The reality of the situation is that we will face the fire in some fashion or form.  The question is will what I have built be able to stand? Will I, at the end of my life, be able to look upon a building of fine materials that God placed within my walls? Or will I watch the hay and stubble of carelessness go up in flames and hope to escape with my shirt on my back?  The only way to be assured of these answers is to stay close to our Master Builder and watch diligently what I allow to build my life.  Because what He gives me to build with is very good, and because of His great love, His design for my life is perfect. 

 

Grandpa’s Radio and Lessons in Listening


My Grandpa was a welder and a machinist. He worked out of a shop on his farm in a small rural community. He loved to be in his shop. When I was little I always found it intriguing to go out to his shop and watch him weld. He would give me a mask and the sparks would fly. There was a distinct hum of busyness in his shop when he was in it. It would drown out the one constant noise that was always present whether Grandpa was there or not, a radio. Grandpa had the same old radio on day and night 24/7 in the room, on a shelf, next to his lathe. I guess it kept him company as he worked long hours. He loved to listen to the local news, the swap shop, and the local personalities as they broadcasted daily.

I’ve been reflecting this week on listening to God and hearing His voice. As I contemplated how much I need to listen for God to speak to me, I thought about Grandpa’s radio. So many times I would go to his shop and it was always playing. For decades it played, with exception of the occasional power outage. Sometimes I would hear it distinctly. But other times I would not hear it over the humming of Grandpa’s lathe or the banging of a hammer. However it was always there. I would hear it if I chose to listen.

God’s voice is similar to Grandpa’s radio. The humming of life drowns out His still small whisper. Not because the humming is more powerful, but because I choose to focus on it. Sometimes the banging and clatter of life’s messy circumstances try to drown out His voice as well. They try to distract me from turning my ear towards God. It’s easy to get distracted.

The point of all this is God definitely speaks. He promises me in no uncertain terms that it is possible to hear Him. In John 10:27, Jesus promises that “My sheep hear my voice…”. It’s the way He has designed this relationship. He is the good Shepherd who calls to me and I am the sheep who hears. In fact, He encourages “Whoever has ears to hear, let him hear.” He wants us to listen to Him because what He speaks are words of life. I am the one who must pause and listen to hear what He has to say.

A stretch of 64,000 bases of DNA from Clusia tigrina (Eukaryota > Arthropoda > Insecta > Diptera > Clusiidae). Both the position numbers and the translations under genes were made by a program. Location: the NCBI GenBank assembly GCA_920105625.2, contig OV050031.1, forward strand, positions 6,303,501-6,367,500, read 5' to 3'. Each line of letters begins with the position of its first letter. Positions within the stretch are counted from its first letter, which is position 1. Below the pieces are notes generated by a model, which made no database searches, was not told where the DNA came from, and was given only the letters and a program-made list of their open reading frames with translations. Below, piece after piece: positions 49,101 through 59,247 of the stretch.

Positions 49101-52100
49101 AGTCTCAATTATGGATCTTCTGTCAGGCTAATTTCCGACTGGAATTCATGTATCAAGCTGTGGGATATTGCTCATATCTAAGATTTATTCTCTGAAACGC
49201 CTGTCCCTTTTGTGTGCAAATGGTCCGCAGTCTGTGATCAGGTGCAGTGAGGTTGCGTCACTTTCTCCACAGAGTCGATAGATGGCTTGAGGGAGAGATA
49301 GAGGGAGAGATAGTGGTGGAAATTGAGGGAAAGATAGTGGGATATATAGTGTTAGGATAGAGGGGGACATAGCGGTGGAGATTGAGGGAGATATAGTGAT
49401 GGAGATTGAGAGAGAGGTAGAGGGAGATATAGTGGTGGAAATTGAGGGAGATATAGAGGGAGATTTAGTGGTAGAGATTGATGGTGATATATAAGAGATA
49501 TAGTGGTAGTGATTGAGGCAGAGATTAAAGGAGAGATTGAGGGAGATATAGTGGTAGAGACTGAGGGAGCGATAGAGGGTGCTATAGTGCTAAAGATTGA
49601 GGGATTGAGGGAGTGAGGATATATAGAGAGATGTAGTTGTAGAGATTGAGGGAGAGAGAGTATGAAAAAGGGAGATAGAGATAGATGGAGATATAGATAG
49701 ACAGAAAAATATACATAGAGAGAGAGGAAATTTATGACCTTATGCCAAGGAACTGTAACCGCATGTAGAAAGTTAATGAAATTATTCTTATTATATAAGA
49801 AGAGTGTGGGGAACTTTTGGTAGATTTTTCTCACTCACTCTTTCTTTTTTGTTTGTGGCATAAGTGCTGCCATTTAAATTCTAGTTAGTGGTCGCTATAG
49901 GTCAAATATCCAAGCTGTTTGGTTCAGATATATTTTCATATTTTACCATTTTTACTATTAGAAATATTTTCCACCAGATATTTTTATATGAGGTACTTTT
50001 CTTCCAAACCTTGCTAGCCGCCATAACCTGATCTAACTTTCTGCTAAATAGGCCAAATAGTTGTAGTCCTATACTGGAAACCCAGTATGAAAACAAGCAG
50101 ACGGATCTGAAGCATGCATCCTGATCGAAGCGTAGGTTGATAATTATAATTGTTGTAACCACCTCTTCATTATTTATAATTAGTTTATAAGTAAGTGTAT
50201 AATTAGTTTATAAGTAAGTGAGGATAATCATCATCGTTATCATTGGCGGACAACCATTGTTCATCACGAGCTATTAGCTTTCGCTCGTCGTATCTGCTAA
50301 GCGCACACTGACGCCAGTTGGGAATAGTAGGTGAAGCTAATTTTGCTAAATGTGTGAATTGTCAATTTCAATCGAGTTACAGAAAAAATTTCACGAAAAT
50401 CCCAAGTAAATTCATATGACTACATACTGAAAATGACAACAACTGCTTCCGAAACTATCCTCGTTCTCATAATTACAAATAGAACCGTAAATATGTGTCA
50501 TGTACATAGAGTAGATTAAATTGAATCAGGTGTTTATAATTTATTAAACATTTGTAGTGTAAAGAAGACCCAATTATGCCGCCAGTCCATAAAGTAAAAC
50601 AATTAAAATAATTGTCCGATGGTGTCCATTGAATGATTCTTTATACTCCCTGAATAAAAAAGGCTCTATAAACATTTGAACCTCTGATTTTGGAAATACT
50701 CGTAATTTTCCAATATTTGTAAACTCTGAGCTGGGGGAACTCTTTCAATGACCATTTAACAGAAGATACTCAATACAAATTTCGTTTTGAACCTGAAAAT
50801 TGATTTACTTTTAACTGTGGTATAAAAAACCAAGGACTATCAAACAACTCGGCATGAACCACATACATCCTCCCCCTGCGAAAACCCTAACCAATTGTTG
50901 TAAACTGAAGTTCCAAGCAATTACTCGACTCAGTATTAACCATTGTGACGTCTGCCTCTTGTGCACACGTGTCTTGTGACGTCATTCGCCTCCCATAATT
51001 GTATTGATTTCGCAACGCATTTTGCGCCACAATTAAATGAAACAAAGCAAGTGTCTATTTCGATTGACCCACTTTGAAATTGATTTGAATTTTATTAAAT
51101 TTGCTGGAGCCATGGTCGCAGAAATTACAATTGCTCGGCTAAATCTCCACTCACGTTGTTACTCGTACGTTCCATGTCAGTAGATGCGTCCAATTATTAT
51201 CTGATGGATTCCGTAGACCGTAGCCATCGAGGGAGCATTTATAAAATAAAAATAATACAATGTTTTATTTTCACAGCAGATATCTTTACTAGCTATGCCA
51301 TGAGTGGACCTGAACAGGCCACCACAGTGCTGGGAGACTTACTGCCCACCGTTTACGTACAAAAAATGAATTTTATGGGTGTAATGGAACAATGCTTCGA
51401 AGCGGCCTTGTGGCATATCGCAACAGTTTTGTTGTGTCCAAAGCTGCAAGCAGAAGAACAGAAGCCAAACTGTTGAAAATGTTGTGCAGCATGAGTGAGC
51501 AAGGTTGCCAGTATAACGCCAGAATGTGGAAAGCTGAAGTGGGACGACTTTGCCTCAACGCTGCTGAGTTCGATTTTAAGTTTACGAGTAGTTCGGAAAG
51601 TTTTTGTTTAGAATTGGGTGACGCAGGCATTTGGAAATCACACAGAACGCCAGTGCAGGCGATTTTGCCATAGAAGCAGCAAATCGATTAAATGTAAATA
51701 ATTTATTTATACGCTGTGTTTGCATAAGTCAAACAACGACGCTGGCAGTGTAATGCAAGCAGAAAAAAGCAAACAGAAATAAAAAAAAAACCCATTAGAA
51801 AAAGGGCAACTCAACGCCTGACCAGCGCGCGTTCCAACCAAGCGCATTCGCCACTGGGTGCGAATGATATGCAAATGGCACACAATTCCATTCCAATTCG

One of the voices that tends to shut out His words of life and peace is the voice of anxiety that tends to bang and clamor louder than Grandpa’s hammer on a busy work day. It not only shouts, but it consistently nags from inside distracting from the joy and peace that Jesus died and rose again to give. The thing about it is it can take willful practice to learn how to tune it out and switch the channel in your mind and heart to listen to the good voice of the Prince of Peace. For me, it takes a daily time sitting in the still of my house before everyone wakes up and my day hums at a volume louder than the constant quiet sounds of the gentle ticking of my wall clock or the air quietly blowing through our heat ducts. I sit in that quiet place and read a scripture and listen. Pretty soon I can focus in on His voice that has always been there. That same beautiful voice has the power to silence the storms inside and outside of me. The Gentle voice of Peace, Love, Joy, and Goodness has never stopped speaking to me. It was that He was only waiting for me to focus in and listen. Like I did many times as I stood in the open door of Grandpa’s shop wondering if what turned into a legend among us grandkids was true. “Does Grandpa’s radio always play?” Yes it does. It is a constant. His radio never was shut off. “Does God have something to say?” Yes He does. He never left me alone. I just need to listen.